Innovation and growth saves lives; take Uber, for example
Throughout the existence of the human race, innovation has been a big driver of change and growth. Hundreds of thousands of years ago, when humans were merely using stone tools for their daily lives, it would have been hard for them to imagine anything even remotely more sophisticated.
But through innovation came the Bronze Age and then the Iron Age, ages which were both then followed by periods that brought even more sophisticated innovations like the Industrial Age –– also known as the Industrial Revolution –– and much more currently, the Digital Revolution.
Most of these earlier periods were so much different from life as we know it today. In the Middle Ages, for example, children had a survival rate of 50 percent, the majority of individuals farmed, and most of the population lived in rural areas. Even the richest nobles did not live with a level of comfort or luxury that is close to what the average American experiences.
But we have come so far since then. Through the discovery and development of advanced life-saving tools like vaccines, and modern medicine techniques and technologies, life expectancy has gone up even in the poorest of countries. Infant mortality has decreased significantly in all parts of the world. Standards of living have gone up exponentially everywhere affording most individuals a much more comfortable life.
The advantages of innovation are undeniably all around us. The internet, computers, smart TVs, phones, air travel, cars and so many other things have all made our lives so much easier, safer and richer.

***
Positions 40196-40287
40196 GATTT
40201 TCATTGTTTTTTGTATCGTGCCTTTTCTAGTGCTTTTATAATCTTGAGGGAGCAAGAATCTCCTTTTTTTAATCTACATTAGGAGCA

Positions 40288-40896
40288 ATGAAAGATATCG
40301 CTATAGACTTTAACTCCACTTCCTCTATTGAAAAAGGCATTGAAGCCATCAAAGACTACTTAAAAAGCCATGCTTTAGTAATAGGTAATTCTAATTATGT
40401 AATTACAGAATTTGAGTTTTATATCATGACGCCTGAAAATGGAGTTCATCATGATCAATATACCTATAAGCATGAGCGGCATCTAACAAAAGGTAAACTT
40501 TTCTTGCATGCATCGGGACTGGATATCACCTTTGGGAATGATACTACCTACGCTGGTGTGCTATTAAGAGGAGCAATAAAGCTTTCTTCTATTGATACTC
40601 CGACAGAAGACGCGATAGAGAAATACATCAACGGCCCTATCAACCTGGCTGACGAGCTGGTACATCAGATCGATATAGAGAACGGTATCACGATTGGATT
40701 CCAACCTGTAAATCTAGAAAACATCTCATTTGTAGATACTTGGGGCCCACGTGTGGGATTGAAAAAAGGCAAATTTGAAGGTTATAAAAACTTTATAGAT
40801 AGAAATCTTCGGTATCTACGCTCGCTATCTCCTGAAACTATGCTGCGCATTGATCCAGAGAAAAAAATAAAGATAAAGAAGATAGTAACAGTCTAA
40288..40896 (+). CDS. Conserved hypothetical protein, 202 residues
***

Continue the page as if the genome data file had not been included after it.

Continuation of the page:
In recent years, some have questioned whether the economy really needs to keep growing by saying that after a certain level continued growth does not provide benefits. Indeed it is obvious, there are material benefits to growth –– when individuals have more income, they are able to afford more and better things.
Increased income, however, need not only be associated with material benefits and consumerism. Growing income also ensures that we are able to invest in discovering and producing new products or new ways of doing things, that can potentially be life-saving. Consider Uber, which was developed a little more than a decade ago.
Since its introduction Uber has brought numerous benefits. Apart from making life easier for a lot of people, Uber has also saved lives. Just recently, the National Bureau of Economic Research published a Working paper containing evidence showing that Uber has managed to reduce alcohol-related fatalities as well as accidents. The authors estimate that in dollar terms, such benefits can be estimated to range from $2.3 to $5.4 billion a year.
It is easy to dismiss the benefits of growth and innovation, especially when living in one of the most developed countries where widespread subsistence poverty is entirely a thing of the past. But in some parts of the world, increased economic growth would mean people are finally able to afford basic necessities like food and clothing.
But even in a high-income country like the U.S., a platform like Uber shows that it does not hurt to have enough resources that can be used to invest in producing new and better things.